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Nitrate ammonification (anaerobic heterotrophic bacterial conversion of NO3 into NH3/NH4) is a different process and it is known to occur in anaerobic sediments with low NH3/NH4 content. I had not thought of that - but if you got low in NH4, using external DOC and have NO3 in the water - it could have a importance in our aquariums for sure.

Sincerely Lasse
 

Dr. Dendrostein

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So certain anaerobic bacteria breaks down nitrates to ammonia which is easier to break down to nitrites, safer for all creatures. But the cycle restarts again
That's what I understand

We all add DOC, while creatures in our DT, either die, urinate,feces, etc... add to DOC.

Also anaerobic process can begin under substrate 1 mm to 2 millimeters from the surface of the substrate
 
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Belgian Anthias

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What I have learned and remmember - it was discovered in waste water sludge in the beginning of the 1990s and according to this source - I remmember right

From the source - my bold

Everyone - that´s interested of this process - here is the orginal article from 1995

But I also do belive that it probably will happen in home aquaria but it is a very slow process and demand an anaerobic substrate. My Reverse Remote Deep Sand Bed (see my build trhead) was constructed with the aim to get this to work in my aquaria. The bed is now 1.5 years old (had to redo it after 1.5 years). In natural see water sediments anammox is today seen as the most important single transfer of NH3/NH4, NO2 and NO3 into N2 gas.

Sincerely Lasse
I am very well informd about Anammox. In 1986, Gijs Keunen ( Dutch) discovered a bacterium whose existence was predicted in 1977 by the Austrian chemist Engelbert Broda, but which was thought not to exist.
Now we know they are very common. According to recent research, + - 30% to 50% of the nitrogen that escapes from the oceans is caused by the anammox process.(WardEnCo2014) They are very common in open water!
There is no such thing as an anaerobic substrate. There are organisms with an anaerobic pathway. If the D/O decents below 0.5ppm we have an anoxic condition . Most Heterotrophs using an anaerobic pathway need anoxic conditions to function. Most Autotrophs are able to use an anaerobic pathway in OMZ zones ( Oxygen Minimum Zones)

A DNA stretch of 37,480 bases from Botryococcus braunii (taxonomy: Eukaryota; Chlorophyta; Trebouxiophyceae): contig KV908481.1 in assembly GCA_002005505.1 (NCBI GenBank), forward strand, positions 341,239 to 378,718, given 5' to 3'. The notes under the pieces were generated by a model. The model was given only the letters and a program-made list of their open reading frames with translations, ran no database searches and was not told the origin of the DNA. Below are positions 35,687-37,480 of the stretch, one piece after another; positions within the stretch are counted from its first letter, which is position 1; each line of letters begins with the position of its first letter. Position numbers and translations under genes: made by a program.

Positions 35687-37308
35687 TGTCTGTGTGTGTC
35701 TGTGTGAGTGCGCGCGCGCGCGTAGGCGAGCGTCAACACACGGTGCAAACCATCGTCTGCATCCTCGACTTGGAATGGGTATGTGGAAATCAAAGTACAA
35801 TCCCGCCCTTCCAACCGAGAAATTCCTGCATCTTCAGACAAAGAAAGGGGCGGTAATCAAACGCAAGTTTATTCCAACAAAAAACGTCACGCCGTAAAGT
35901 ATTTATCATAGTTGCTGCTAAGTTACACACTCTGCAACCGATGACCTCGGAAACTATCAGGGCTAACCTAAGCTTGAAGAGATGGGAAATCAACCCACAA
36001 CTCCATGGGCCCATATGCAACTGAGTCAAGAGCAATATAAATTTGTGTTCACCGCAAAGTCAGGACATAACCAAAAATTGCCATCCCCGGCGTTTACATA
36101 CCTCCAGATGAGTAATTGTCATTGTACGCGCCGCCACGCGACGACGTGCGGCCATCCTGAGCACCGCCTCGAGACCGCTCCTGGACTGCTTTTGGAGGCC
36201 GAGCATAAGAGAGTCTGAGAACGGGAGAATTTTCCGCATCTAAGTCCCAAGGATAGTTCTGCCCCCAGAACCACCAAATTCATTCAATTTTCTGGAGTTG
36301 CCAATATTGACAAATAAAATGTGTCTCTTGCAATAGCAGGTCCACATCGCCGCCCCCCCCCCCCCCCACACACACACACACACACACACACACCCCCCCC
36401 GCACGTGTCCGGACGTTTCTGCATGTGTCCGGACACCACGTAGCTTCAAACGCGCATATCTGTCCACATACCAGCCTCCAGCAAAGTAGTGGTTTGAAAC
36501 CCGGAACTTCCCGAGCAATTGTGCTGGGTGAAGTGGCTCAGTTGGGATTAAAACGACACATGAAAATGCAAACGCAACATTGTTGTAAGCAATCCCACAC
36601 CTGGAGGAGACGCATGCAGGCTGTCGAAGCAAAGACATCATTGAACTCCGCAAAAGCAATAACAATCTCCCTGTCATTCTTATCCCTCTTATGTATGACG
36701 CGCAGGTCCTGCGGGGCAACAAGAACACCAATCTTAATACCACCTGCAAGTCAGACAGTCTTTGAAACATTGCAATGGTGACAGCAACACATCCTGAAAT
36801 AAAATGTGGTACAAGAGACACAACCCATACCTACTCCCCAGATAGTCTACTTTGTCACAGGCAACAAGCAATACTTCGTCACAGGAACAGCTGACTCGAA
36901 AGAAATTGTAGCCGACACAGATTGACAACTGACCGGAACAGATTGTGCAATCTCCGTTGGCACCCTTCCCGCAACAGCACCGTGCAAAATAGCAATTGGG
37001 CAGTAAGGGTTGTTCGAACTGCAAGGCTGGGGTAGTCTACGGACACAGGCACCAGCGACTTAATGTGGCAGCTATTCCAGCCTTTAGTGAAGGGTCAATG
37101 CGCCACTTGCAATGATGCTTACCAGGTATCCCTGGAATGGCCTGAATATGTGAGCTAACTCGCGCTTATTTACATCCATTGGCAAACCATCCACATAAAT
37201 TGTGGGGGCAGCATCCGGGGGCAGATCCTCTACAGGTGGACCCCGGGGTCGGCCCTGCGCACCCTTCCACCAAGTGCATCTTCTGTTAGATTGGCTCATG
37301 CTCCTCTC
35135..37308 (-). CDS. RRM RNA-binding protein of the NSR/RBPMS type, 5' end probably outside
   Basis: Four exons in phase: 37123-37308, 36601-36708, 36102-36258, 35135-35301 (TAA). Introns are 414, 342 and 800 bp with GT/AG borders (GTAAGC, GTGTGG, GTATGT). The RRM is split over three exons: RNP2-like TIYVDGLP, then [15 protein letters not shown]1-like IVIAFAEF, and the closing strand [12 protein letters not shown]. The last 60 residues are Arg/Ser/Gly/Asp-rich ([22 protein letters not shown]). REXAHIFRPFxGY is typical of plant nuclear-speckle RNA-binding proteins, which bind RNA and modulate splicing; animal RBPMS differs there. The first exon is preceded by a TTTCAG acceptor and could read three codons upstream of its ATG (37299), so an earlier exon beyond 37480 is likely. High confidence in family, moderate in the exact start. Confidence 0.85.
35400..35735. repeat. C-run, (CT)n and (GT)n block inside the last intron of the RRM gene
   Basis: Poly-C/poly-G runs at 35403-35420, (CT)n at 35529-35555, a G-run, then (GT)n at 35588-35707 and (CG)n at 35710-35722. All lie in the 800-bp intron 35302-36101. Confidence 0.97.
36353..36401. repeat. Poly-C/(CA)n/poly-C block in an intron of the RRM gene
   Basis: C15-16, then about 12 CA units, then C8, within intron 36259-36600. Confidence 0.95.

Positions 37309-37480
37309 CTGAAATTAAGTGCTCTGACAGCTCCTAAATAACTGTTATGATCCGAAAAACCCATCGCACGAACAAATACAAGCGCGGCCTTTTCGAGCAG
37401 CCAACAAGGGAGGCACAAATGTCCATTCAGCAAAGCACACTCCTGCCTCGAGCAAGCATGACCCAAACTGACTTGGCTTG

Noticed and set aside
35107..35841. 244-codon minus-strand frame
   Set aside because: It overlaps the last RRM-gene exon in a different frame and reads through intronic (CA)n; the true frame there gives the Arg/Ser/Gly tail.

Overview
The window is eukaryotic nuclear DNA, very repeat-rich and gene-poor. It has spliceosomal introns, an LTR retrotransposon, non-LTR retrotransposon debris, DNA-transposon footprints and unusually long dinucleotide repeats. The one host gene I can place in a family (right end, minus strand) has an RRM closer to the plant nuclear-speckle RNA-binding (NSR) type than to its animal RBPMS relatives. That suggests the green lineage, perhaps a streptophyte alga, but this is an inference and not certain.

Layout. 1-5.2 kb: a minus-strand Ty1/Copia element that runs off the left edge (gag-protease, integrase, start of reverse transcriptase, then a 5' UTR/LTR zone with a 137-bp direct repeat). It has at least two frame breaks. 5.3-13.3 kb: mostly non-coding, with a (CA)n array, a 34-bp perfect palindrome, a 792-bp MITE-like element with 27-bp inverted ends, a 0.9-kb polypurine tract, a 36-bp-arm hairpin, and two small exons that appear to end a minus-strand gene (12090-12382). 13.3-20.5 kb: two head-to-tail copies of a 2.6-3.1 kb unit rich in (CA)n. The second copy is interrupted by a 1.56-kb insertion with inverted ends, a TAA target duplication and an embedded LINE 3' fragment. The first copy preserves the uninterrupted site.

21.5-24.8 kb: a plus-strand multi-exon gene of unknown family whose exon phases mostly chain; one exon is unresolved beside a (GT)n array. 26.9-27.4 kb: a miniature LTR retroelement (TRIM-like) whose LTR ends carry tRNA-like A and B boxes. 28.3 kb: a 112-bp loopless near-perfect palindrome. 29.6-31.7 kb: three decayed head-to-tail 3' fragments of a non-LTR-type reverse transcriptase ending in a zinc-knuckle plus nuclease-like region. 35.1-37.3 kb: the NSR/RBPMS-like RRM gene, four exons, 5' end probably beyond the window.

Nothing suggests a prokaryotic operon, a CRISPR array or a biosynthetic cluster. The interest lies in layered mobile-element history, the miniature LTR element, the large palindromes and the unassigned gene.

ANAMMOX does not need a substrate and are very common in our oceans OMZ where also AOA ( Archaea) are active. The bacterium was detected in 1986 but isolated many years later. In aquaria there importance is minimal. ANAMMOX will not be able to control ammonia in a closed aquarium system. But it may help! The process is interesting as ammonia-nitrogen is removed without the nitrate stage. ANAMMOX does not transfer NO3 into N2. During the process a bit nitrate is produced. ANAMMOX uses NO2 as an oxygen source ( the end product of AOA)
 
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Dr. Dendrostein

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I am very well informd about Anammox. In 1986, Gijs Keunen ( Dutch) discovered a bacterium whose existence was predicted in 1977 by the Austrian chemist Engelbert Broda, but which was thought not to exist.
Now we know they are very common. According to recent research, + - 30% to 50% of the nitrogen that escapes from the oceans is caused by the anammox process.(WardEnCo2014) They are very common in open water!
There is no such thing as an anaerobic substrate. There are organisms with an anaerobic pathway. If the D/O decents below 0.5ppm we have an anoxic condition . Most Heterotrophs using an anaerobic pathway need anoxic conditions to function. Most Autotrophs are able to use an anaerobic pathway in OMZ zones ( Oxygen Minimum Zones)
ANAMMOX does not need a substrate and are very common in our oceans OMZ where also AOA ( Archaea) are active. The bacterium was detected in 1986 but isolated many years later. In aquaria there importance is minimal. ANAMMOX will not be able to control ammonia in a closed aquarium system. But it may help! The process is interesting as ammonia-nitrogen is removed without the nitrate stage. ANAMMOX does not transfer NO3 into N2. During the process a bit nitrate is produced. ANAMMOX uses NO2 as an oxygen source ( the end product of AOA)

ANAMMOX does not need a substrate and are very common in our oceans

By oceans, you mean areas in the ocean where D/O is below 0.05ppm?
 
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Belgian Anthias

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Nitrate ammonification (anaerobic heterotrophic bacterial conversion of NO3 into NH3/NH4) is a different process and it is known to occur in anaerobic sediments with low NH3/NH4 content. I had not thought of that - but if you got low in NH4, using external DOC and have NO3 in the water - it could have a importance in our aquariums for sure.

Sincerely Lasse

The process is called DNRA. (Dissimilative nitrate reduction to ammonium) DNRA keeps nitrogen in the system. DNRA and heterotrophic denitrification takes place simultaneously in the same zone. Normally DNRA is responsible for +- 16% of the nitrate reduction, depending of the C:N ratio. When the C:N ratio increases DNRA increases